My favourite way to eat food is by sharing shed loads of it with good friends, and recently myself and some friends decided to head to the Jewellery Quarter and check out Hen and Chickens.
This desi pub recently-ish underwent a megabucks refurbishment (they’ve doubled the size of the original pub) and has been on my ‘must try’ list for some time now. Finally, with the lovely Fay living just down the road from it, I got to see whether the Hen and Chickens is worth clucking about.
Fay, George, Emma I arrived at 6pm to find the place already busy; the bird clearly is actually the word around here. The pub is cosy but stylish and offers informal Indian dining in a warm, friendly atmosphere. Looking around on arrival, everyone seemed to be sharing platters so we decided to follow suit, ordering numerous dishes to share between the four of us.
With one veggie and several cheese fiends, we made sure we ordered enough paneer to feed an army, but first kicked off proceedings with obligatory (utterly necessary) popadoms. Large and not at all greasy, these circles of joy were served with a thick mint yogurt sauce, chopped onions in a lightly spiced marinade, plus a spicier red sauce that was akin in flavour to a balti house chutney. Happy days.
There was a fairly lengthy wait between the popadoms and our main meal arriving, it must be said, but the place was packed and (as we soon discovered) was more than worth the wait. Plus we had these beautiful glasses of gin and tonics to keep us all happy. I am shamefully easy to please with a nice spirit glass these days..
The food all arrived together, and it’s very much a case of digging in and stuffing yourself silly; you won’t go hungry here. The dishes were all aromatic and generous in size to say the least. Between our party we shared five mains dishes and five sides/sundries; this worked out well for four hungry (starving) women, although I think had we ordered the mixed grill we’d probably found a good home for it whale emoji
We decided to double up on the paneer because.. well it’s bloody great, isn’t it? The gently spiced Saag Paneer (£6) proved to be my favourite dish of the feast, second only to the dhal – more on that later. The meltingly soft spinach was strewn with generous fried chunks of the mild cheese; I’ve had this dish a thousand times but this is as good as any of the best I’ve had.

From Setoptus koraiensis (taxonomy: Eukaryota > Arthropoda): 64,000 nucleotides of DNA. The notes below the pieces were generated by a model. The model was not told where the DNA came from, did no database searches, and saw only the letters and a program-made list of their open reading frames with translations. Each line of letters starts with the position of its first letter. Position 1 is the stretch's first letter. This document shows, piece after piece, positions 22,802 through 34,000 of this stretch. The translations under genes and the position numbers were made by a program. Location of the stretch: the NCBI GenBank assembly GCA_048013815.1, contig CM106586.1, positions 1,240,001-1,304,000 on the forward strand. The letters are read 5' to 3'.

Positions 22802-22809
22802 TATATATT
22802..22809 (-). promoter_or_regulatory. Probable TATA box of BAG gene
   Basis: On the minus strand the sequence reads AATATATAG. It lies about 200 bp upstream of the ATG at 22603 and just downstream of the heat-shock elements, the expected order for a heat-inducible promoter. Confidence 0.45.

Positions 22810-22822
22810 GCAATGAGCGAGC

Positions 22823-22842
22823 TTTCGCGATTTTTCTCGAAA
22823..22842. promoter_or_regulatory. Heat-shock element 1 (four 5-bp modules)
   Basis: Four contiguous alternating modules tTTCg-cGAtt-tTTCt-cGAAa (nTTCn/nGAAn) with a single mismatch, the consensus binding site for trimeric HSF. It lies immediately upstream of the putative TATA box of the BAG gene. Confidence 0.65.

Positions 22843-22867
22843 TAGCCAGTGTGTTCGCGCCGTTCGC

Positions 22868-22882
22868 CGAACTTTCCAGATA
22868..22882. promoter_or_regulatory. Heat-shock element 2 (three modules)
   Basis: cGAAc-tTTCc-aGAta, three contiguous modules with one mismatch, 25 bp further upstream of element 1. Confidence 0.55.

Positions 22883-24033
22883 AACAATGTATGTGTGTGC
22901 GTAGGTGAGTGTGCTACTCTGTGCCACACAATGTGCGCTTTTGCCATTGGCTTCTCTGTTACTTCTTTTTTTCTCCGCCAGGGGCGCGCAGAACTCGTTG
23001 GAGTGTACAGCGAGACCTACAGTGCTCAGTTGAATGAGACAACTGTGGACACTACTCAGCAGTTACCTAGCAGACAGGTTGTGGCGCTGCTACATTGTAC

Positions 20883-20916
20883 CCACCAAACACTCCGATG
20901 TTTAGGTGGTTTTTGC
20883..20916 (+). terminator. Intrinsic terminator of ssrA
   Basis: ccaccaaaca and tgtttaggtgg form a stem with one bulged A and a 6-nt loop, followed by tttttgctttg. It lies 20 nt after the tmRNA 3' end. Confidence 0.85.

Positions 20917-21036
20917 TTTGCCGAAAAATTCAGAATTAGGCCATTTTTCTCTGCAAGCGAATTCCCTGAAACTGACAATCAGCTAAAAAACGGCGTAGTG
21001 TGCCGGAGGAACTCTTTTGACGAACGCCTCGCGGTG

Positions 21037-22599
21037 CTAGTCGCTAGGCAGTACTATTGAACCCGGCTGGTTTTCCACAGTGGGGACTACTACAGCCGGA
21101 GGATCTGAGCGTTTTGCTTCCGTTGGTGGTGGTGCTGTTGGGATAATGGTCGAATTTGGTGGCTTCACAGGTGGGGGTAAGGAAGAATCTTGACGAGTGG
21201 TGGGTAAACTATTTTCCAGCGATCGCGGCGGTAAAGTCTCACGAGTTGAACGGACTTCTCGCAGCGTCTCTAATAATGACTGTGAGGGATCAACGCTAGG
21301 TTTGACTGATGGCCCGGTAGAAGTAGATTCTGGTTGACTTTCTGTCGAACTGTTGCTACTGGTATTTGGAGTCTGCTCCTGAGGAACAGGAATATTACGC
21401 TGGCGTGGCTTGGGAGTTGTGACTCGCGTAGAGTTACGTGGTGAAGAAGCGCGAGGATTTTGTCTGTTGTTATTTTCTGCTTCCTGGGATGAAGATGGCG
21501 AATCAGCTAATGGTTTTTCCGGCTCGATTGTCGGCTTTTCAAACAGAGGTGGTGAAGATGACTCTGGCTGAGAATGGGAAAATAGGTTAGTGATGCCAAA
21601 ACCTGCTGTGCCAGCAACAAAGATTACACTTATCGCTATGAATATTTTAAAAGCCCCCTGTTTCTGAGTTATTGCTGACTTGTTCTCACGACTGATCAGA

Secondly a Paneer Tikka (£7.50) hit the table, providing a dry spiced take on the cheese. The big chunks are packed full of garam masala flavour making this a tasty and colourful option for veggies and meat eaters alike. I loved the charred edges.
The Chicken Rogan Josh (£7.25) is slow cooked and the plentiful meat melts in the mouth. The sauce is warm although not particularly spicy, but it’s utterly delicious and gets demolished quickly.
Our most expensive Hen and Chickens choice, a Lamb Dhansak (£8.50), is mild and vaguely sweet with tender chunks of lamb and small nuggets of pineapple. The subtle hum of ginger is lovely, and I use the sauce for dipping our peshwari naan in.
However, it was the sunshine yellow and utterly glorious Tharka Dhal (£4) that was the highlight of the meal for me; not something I was expecting to say, I have to be honest. Thick, silky, luscious, deeply flavoured with a smoky undertone, my only regret was ordering one portion. I’d honestly eat this every single day of my life and die happy.
Our final main, the vaguely named Fish Curry (£8) was ok although not all that interesting. The sauce was nice enough but quite forgettable after leaving the pub, and we failed to guess what the miscellaneous bland fish actually was. Our server didn’t seem to have a clue either which wasn’t ideal.
Time for sides, and the Masala Fries (£2) pack a cumin punch and are simple but tasty. At just two quid they’re also a ruddy bargain. The Samosa (£2) was fragrant and could be a tasty starter or side dish to accompany any meal, although each parcel was sadly quite greasy on this occasion; I ended up leaving half of mine.
The Garlic Naan (£1.80) had a gentle hum of the good stuff and is just crispy enough to satisfy, leaving a soft centre to pull apart and mop up various sauces. A Peshwari Naan (£2.50) makes a pleasant sweet alternative but, for me, doesn’t quite match up to the epic garlic version.
A few small gripes aside, we all agreed this was a fantastic meal. The place has a real buzz – it was full the entire time we were there and most tables were reserved – and the staff are helpful and super friendly. It’s totally casual and very laid back (all good in my book) and offers some seriously flavourful food. It’s also unbelievably good value – 10 items plus 8 (double) gin and tonics came to just £32 a head.
Curry, beer and good friends; is there anything better? Will definitely be back and I’ll most likely be bringing my husband who will no doubt love the (enormous) mixed grill platter. If you liked this you may like Tamatanga.
Have you visited Hen and Chickens? Do you have any menu favourites? Let me know in the comments.
Hen and Chickens, 27 Constitution Hill, Hockley, Birmingham B19 3LE
Disclosure: We paid in full. All opinions, photos and inability to say no to another mouthful are mine